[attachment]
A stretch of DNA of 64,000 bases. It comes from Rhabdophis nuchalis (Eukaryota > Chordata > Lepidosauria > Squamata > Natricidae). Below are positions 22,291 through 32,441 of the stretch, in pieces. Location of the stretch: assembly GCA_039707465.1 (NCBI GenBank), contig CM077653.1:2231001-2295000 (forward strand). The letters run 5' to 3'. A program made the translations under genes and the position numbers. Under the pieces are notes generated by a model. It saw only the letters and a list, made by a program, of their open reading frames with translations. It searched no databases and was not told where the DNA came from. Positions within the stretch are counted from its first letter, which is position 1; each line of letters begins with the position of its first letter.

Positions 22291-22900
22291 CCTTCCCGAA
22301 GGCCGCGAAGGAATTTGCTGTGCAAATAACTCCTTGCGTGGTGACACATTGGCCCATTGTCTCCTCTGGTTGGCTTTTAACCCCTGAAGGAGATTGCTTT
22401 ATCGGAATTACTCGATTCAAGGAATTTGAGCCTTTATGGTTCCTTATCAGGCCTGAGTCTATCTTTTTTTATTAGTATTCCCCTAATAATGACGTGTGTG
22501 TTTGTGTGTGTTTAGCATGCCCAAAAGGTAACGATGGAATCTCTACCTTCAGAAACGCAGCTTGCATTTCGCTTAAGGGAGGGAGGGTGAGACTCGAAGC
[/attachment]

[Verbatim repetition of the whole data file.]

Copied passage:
A stretch of DNA of 64,000 bases. It comes from Rhabdophis nuchalis (Eukaryota > Chordata > Lepidosauria > Squamata > Natricidae). Below are positions 22,291 through 32,441 of the stretch, in pieces. Location of the stretch: assembly GCA_039707465.1 (NCBI GenBank), contig CM077653.1:2231001-2295000 (forward strand). The letters run 5' to 3'. A program made the translations under genes and the position numbers. Under the pieces are notes generated by a model. It saw only the letters and a list, made by a program, of their open reading frames with translations. It searched no databases and was not told where the DNA came from. Positions within the stretch are counted from its first letter, which is position 1; each line of letters begins with the position of its first letter.

Positions 22291-22900
22291 CCTTCCCGAA
22301 GGCCGCGAAGGAATTTGCTGTGCAAATAACTCCTTGCGTGGTGACACATTGGCCCATTGTCTCCTCTGGTTGGCTTTTAACCCCTGAAGGAGATTGCTTT
22401 ATCGGAATTACTCGATTCAAGGAATTTGAGCCTTTATGGTTCCTTATCAGGCCTGAGTCTATCTTTTTTTATTAGTATTCCCCTAATAATGACGTGTGTG
22501 TTTGTGTGTGTTTAGCATGCCCAAAAGGTAACGATGGAATCTCTACCTTCAGAAACGCAGCTTGCATTTCGCTTAAGGGAGGGAGGGTGAGACTCGAAGC